The next stage in the Israeli-Palestinian conflict is the diplomatic intifada. Both sides are mobilizing their lawyers and lobbyists to do battle on several fronts, but primarily in The Hague and in Washington, D.C.
Since neither side has shown much interest in sitting down at the peace table for serious negotiations, they've opted for the battle of the briefcases.
Palestinians have applied to join the International Criminal Court so they can file war crimes charges against Israel. The Obama administration has challenged that application on the grounds that Palestine is not a real state and thus ineligible.
Meanwhile, the Netanyahu government has ordered its diplomats and called on AIPAC and other pro-Israel lobbyists to press the Congress to smack down the Palestinian Authority by cutting US aid and imposing other sanctions.
Members of Congress haven't bothered waiting to be asked; they're already introducing bills, making speeches and issuing press releases as they try to out-Israel each other for their own political advantage.
Republicans, with majorities in the House and Senate, will try to demonstrate they are more pro-Israel than Democrats. They are lining up to show not only how tough they can get on the Palestinians but also by pointing to a new Gallup Poll that shows a small rise in the number of Jews identifying themselves as Republicans.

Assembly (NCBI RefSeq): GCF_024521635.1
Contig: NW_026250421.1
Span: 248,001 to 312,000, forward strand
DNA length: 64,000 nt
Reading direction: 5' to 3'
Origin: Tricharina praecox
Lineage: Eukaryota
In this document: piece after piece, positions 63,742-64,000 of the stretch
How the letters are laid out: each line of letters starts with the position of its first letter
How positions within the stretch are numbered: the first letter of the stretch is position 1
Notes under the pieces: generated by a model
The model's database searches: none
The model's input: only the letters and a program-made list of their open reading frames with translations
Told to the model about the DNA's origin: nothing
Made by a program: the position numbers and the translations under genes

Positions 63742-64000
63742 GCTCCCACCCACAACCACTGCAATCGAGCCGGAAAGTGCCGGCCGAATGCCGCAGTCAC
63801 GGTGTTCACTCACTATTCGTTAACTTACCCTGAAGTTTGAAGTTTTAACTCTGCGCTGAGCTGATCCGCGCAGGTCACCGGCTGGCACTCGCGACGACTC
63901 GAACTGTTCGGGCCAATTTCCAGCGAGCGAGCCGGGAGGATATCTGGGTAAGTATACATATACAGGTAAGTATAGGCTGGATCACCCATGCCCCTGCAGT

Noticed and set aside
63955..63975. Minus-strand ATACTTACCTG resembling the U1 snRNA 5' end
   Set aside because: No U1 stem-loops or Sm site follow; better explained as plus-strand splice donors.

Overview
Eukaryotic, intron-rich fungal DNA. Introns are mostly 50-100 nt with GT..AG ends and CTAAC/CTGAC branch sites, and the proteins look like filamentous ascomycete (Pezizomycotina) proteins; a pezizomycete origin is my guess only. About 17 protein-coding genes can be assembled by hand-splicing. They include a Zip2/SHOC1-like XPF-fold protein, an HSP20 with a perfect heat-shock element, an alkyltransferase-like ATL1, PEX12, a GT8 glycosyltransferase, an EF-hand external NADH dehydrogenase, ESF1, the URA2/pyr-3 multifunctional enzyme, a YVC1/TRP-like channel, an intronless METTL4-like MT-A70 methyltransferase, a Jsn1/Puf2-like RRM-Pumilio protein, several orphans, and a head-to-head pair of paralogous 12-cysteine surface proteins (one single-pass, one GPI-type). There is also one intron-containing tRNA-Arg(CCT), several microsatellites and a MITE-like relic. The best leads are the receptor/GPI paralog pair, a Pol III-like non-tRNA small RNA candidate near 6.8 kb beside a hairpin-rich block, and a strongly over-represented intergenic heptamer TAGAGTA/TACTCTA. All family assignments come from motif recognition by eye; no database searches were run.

What they don't bother to mention is that Democrats still have a better than two-to-one advantage and that the bulk of those Republican Jews tend to be male, more religious and less educated than their Democratic brethren. The Republican approach to Jewish voters is primarily single-issue because of its inability to bridge the wide gaps on domestic and social issues between its hard conservative base and liberal Jewish voters.
The Omnibus federal spending bill passed last month contains a provision ordering a cutoff of the PA's $400 million in annual aid if it "initiates" an investigation or Israel in the ICC, and the president has no authority to block the move. But some lawmakers aren't waiting; one has introduced demanding the membership application itself is sufficient to halt the aid.
The Netanyahu government quickly froze $127 million in tax transfers owed to the PA, an act which a top Palestinian official called "a war crime" and Israeli president Reuven Rivlin and opposition leaders as well as the State Department criticized as harming Israel's own interests.
The PA's decision to go to the ICC, according to Prof. Eugene Kontorovich of Northwestern University, an expert on international law, violates two specific Palestinian commitments from the Oslo Accords: " to not seek a final status determination outside of negotiations, and giving Israeli exclusive jurisdiction over Israeli nationals in the territories. The Oslo Accords were an internationally-guaranteed agreement, so at best the ICC effort is born in illegality."
Amb. Dennis Ross, the former US Mideast peace envoy, aptly pointed out that all the "Palestinian charges and Israeli countercharges [will] not alter the reality on the ground." Palestinians prefer an imposed solution that will free them from having to make any concessions and compromises, he said, suggesting, "their approach is neither about two states nor peace."
It is unclear why Abbas has chosen to bolster the Israeli hardliners who reject Palestinian statehood and undermine the doves as the country heads to elections just 10 weeks away.